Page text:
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Explained: NASA’s OSIRIS-REx mission successfully picks samples from asteroid Bennu, but there is a problem

26th October, 2020 Science and Technology

Context: NASA’s OSIRIS-REx spacecraft, which was sent to collect rocks and dust from the surface of a near-Earth asteroid, is now so stuffed with cosmic rubble that a door was wedged open and precious samples are presently leaking into space.

So, what is happening with the mission now?

  • The spacecraft’s collector had gathered far more samples than anticipated.
  • The large rocks and rubble had jammed the flap that was designed to keep the samples inside the sample container.
  • Spacecraft’s robotic arm, also called the Touch-And-Go Sample Acquisition Mechanism or Tagsam, had made contact with the surface of the ancient Bennu asteroid.
  • The mission was required to collect a minimum of 2 ounces, or 60 grams, of rocks and dust from the asteroid’s surface. But researchers now believe that the arm captured at least 400 grams of material.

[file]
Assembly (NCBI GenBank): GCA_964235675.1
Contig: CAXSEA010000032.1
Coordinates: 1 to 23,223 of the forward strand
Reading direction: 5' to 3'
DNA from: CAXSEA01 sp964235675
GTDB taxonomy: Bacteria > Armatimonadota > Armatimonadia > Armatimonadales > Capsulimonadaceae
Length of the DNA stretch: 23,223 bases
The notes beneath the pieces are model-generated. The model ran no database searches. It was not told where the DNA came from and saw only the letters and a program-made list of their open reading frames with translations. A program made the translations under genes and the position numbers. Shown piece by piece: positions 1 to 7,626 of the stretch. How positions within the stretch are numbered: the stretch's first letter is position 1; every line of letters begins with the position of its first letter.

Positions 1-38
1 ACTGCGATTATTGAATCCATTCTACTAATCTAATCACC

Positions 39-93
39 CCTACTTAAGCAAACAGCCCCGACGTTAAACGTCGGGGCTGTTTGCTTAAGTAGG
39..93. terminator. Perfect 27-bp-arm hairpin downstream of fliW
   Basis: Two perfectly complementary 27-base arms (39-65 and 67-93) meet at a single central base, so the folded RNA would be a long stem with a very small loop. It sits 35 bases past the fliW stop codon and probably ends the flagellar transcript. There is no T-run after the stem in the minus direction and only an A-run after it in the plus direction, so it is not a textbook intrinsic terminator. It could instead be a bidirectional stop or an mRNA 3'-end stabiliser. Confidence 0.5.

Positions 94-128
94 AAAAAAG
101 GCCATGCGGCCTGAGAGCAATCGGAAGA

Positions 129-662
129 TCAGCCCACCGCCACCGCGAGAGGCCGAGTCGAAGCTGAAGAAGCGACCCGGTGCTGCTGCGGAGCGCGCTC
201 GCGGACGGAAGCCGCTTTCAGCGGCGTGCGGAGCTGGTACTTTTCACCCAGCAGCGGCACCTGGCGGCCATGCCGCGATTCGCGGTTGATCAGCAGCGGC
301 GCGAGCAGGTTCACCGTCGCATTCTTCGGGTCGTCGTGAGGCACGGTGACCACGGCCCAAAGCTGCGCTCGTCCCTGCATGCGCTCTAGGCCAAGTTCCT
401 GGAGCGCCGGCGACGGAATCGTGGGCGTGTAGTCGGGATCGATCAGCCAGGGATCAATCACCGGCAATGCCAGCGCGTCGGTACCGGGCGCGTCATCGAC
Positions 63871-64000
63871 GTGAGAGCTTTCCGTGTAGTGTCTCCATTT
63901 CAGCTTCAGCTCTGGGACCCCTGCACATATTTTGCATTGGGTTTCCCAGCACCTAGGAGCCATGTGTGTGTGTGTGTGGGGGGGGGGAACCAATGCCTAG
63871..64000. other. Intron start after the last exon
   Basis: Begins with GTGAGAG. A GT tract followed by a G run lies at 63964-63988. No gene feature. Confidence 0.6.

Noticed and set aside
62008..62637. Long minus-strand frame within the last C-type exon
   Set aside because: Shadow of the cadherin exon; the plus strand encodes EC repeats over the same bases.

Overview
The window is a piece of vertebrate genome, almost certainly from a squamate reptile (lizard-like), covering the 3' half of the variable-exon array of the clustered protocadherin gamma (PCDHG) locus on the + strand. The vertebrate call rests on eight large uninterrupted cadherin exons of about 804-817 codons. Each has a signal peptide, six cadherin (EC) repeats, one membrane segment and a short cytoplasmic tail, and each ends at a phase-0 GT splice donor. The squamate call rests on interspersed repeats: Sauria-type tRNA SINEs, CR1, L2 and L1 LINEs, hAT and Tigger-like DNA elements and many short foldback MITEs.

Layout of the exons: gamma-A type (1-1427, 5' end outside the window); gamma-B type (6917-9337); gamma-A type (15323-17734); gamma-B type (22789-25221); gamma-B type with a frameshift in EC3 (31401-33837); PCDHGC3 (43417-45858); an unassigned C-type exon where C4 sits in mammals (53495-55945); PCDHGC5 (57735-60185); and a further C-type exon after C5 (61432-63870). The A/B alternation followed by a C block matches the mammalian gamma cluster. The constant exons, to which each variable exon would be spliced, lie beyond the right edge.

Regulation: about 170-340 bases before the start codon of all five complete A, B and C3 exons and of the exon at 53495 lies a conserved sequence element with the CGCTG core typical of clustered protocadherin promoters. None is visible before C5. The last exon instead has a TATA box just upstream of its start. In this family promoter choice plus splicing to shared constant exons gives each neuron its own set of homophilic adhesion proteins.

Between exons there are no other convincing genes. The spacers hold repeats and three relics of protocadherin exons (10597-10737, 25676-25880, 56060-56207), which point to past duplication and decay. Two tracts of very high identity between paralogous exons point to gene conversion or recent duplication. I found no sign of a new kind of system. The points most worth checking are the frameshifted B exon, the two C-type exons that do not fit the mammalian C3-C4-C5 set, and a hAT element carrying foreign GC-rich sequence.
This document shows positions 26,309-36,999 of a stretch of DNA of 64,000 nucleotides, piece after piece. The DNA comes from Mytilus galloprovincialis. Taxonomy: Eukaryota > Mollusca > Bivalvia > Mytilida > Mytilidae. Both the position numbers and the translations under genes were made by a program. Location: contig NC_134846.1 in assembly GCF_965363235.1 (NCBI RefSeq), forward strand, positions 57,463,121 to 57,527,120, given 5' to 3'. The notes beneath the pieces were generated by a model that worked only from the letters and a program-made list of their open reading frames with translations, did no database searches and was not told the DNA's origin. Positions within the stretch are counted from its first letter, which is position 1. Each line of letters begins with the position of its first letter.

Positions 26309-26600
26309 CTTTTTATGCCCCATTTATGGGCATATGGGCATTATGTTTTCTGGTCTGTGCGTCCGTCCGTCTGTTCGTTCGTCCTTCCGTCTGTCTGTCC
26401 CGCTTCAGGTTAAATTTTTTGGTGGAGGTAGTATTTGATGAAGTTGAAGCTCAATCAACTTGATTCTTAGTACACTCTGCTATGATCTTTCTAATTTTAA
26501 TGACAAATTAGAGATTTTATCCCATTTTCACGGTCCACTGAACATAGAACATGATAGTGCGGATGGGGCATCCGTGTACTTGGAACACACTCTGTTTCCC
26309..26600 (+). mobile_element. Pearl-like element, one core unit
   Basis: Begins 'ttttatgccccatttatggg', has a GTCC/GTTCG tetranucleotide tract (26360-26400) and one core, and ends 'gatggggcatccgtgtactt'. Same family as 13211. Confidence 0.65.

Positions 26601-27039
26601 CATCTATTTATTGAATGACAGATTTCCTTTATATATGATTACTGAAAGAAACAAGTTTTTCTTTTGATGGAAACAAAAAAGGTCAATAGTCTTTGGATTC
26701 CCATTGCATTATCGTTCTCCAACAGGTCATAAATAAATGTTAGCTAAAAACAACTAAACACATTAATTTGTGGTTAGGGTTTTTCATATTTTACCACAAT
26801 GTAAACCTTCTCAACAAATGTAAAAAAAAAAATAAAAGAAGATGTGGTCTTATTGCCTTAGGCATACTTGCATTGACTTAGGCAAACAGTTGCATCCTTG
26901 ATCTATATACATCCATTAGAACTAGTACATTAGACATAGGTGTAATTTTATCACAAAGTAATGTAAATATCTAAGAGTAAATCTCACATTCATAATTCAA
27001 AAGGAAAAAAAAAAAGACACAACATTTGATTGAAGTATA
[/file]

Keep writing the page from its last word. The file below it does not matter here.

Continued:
What is asteroid Bennu?

  • Asteroid Bennu was first discovered by a team from the NASA-funded Lincoln Near-Earth Asteroid Research team in 1999.
  • It was named after an Egyptian deity
  • Located around 200 million miles away from Earth, asteroid Bennu is around the size of the Empire State Building in New York.
  • Bennu hasn’t undergone drastic changes since its formation over billions of years ago and, therefore, it contains chemicals and rocks dating back to the birth of the solar system. It is also relatively close to the Earth.
  • In 2016, NASA launched the OSIRIS-REx — Origins, Spectral Interpretation, Resource Identification, Security, Regolith Explorer — mission to collect samples of pebbles and dust from the surface of the ancient asteroid for the first time in history.
  • It reached its target in 2018 and since then, the spacecraft has been trying to match the velocity of the asteroid using small rocket thrusters to rendezvous it.
  • During this time it also surveyed the surface to identify sites from which it could collect samples.
  • The spacecraft contains five instruments meant to explore Bennu including cameras, a spectrometer and a laser altimeter. The departure window for the mission will open up in 2021, after which it will take over two years to reach Earth.